Future Of The Left The Plot Against Common Sense
- Future Of The Left
- The Plot Against Common Sense
- Xtra Mile
- B+ Community Grade
As heir apparent to a noisy, sarcastic, under-populated kingdom—The Jesus Lizard didn’t exactly leave a huge commercial hole in the music world—Future Of The Left probably has limited appeal. But the British band, led by former Mclusky-frontman Andrew Falkous, has quietly released three fantastically loud, surly albums in the last five years. The Plot Against Common Sense has two tough acts to follow: 2007’s Curses and 2009’s Travels With Myself And Another alchemized sarcasm into terrifically catchy rock songs that were unafraid to be funny and ugly. It’s a neat trick, but a tough one to pull off.
Plot smoothes some edges and makes others more ragged, but the songs, shaped by the sharp guitars and martial drumming, are some of the strongest Falkous has ever written. Whether he’s attacking Trustafarians (“Sorry Dad, I Was Late For The Riots”) or considering the environmental impact of plastics (“Polymers Are Forever”), Falkous strikes the right balance of aggressive and catchy. “Goals In Slow Motion” might be the most musically straightforward thing FOTL has ever done—squint and you could hear it on commercial radio—but it’s juxtaposed with the sinister, incredible “Beneath The Waves An Ocean,” whose chorus (“no way you’ll ever find peace with the name they gave you”) is more hissed than sung.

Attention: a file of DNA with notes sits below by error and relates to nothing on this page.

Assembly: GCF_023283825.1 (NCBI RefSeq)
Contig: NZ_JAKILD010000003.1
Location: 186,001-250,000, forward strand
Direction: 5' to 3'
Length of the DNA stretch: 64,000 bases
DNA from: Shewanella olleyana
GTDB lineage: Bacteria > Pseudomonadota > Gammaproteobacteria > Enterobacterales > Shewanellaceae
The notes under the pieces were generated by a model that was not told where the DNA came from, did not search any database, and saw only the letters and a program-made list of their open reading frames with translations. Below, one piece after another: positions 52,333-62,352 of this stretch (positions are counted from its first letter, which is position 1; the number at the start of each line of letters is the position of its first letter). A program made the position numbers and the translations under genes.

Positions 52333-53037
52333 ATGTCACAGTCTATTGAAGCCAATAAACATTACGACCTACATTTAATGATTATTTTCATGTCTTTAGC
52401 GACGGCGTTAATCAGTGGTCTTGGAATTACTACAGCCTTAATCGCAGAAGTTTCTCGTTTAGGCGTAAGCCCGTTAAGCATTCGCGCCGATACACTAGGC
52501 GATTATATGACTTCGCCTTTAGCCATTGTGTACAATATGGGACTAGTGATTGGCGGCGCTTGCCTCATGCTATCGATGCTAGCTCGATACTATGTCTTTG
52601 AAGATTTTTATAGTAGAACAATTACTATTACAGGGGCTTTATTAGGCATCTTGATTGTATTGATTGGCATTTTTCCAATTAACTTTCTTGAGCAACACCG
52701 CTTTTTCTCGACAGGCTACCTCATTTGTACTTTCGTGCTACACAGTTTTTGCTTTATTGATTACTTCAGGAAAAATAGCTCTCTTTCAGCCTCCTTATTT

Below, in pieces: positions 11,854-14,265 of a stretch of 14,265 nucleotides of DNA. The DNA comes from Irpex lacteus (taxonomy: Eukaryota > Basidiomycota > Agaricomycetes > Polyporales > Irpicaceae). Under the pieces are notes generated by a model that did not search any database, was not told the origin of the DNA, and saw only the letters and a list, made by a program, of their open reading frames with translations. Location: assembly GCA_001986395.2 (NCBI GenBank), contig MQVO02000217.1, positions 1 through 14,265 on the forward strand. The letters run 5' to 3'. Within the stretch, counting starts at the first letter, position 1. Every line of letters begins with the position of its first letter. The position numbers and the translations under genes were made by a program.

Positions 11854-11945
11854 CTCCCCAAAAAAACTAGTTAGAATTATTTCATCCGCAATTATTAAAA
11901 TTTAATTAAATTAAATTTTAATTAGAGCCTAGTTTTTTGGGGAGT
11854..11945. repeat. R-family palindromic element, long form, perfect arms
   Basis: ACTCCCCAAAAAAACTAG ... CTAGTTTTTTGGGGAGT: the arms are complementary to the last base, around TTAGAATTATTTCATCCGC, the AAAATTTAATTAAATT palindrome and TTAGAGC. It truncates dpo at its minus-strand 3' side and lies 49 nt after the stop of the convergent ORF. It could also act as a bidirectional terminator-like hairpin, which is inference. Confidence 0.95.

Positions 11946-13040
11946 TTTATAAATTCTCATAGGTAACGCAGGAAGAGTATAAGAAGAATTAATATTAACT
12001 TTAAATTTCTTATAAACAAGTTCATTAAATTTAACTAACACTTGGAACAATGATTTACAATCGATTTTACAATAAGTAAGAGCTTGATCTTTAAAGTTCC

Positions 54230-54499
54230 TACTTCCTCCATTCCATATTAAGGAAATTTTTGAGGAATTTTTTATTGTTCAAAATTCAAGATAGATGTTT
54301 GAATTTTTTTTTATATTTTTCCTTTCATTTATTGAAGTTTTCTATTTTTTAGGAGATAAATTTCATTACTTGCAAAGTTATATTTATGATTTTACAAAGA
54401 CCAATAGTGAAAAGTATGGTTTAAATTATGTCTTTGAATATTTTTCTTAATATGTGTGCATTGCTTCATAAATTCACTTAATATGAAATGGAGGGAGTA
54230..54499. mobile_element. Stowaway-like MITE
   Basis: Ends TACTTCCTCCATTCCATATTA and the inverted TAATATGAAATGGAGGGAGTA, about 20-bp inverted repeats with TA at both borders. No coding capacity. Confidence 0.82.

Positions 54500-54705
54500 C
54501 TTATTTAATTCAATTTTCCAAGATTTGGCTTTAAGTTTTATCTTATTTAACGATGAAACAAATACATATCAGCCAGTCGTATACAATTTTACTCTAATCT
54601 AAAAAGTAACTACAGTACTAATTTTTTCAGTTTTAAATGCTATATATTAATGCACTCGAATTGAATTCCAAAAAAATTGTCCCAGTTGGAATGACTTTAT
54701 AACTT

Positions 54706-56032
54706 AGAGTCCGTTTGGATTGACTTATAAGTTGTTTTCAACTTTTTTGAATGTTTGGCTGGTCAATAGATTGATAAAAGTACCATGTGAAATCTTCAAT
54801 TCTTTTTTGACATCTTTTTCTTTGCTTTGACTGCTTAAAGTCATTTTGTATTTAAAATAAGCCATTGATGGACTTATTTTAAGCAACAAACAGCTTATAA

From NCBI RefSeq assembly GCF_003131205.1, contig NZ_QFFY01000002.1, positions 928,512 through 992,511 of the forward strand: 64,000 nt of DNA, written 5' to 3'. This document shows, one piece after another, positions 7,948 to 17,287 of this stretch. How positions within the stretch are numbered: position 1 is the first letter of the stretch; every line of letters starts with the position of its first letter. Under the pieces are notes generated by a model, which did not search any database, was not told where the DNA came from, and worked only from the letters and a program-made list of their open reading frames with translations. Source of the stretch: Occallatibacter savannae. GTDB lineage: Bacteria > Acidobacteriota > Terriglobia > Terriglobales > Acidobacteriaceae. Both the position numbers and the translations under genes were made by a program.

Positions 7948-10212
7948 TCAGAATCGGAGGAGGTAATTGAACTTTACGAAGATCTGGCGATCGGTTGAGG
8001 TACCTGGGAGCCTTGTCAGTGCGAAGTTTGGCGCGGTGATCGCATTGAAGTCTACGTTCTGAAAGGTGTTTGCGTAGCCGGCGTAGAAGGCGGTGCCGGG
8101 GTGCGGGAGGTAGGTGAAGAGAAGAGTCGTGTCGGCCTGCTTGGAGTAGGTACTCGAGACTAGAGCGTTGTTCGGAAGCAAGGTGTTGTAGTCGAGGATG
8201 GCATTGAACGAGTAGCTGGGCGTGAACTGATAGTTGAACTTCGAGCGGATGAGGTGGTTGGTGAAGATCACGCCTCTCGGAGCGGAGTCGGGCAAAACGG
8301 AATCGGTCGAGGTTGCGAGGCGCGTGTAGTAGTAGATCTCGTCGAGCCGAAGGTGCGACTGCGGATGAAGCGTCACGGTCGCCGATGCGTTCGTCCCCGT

This isn’t to say any of this is particularly difficult to hear: FOTL doesn’t make unlistenable tech metal, but rather the sort of aggressive, pop-indebted hard rock that’s hard to come by at the moment. “Robocop 4 - Fuck Off Robocop” brings all of the key elements together. There’s a wicked sense of humor, including a plot synopsis for Pirates Of The Caribbean 47 (“Johnny Depp stars as the robot parrot who loses his wife in a game of poker and tries to win her back with hilarious consequences!”). There’s an intro that’s as musically intense as the band gets, followed by a shout-along, cathartic second half. Falkous seems to understand that all of this stuff is simultaneously ridiculous and important, and his gut reaction is to laugh loud and rail against it. The resulting sound, at the moment anyway, belongs almost solely to him and his band.